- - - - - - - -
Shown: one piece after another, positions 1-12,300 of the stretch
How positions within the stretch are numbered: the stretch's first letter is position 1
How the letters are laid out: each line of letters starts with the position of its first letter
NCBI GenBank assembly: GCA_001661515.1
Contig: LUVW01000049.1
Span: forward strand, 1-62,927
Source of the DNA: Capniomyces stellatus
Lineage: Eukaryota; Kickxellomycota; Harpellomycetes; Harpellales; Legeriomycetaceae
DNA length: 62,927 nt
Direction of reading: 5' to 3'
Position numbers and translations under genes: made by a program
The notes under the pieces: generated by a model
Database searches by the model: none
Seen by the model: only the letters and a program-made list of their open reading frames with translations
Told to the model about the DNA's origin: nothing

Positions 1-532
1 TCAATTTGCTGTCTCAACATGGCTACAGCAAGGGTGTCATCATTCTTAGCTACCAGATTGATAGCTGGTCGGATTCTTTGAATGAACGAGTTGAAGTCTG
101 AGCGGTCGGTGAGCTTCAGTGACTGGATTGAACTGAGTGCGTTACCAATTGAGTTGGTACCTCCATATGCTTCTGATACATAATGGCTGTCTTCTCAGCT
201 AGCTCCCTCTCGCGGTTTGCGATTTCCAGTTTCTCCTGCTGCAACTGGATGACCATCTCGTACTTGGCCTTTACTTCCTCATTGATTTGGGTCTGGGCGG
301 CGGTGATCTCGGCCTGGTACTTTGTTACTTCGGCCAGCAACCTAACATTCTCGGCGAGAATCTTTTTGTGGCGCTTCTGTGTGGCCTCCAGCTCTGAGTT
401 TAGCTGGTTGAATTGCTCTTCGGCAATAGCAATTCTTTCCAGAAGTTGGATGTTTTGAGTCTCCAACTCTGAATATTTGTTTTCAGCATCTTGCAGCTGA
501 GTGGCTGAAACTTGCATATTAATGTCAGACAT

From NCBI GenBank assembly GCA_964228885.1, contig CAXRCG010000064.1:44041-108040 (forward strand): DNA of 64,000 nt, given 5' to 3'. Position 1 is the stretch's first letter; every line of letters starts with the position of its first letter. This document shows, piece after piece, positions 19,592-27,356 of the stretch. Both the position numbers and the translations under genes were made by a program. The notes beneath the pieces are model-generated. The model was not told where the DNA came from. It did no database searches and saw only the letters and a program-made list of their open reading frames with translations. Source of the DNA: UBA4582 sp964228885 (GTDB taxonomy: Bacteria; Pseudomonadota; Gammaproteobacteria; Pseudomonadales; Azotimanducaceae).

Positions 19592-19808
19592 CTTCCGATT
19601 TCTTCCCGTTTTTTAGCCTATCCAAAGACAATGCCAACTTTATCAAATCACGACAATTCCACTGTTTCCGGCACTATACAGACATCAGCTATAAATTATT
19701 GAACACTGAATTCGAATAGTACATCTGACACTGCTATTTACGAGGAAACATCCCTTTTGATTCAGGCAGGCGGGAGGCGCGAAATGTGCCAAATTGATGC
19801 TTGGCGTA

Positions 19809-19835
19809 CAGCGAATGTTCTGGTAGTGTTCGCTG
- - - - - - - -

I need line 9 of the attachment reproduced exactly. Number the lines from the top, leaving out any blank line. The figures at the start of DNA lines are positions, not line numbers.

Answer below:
DNA length: 62,927 nt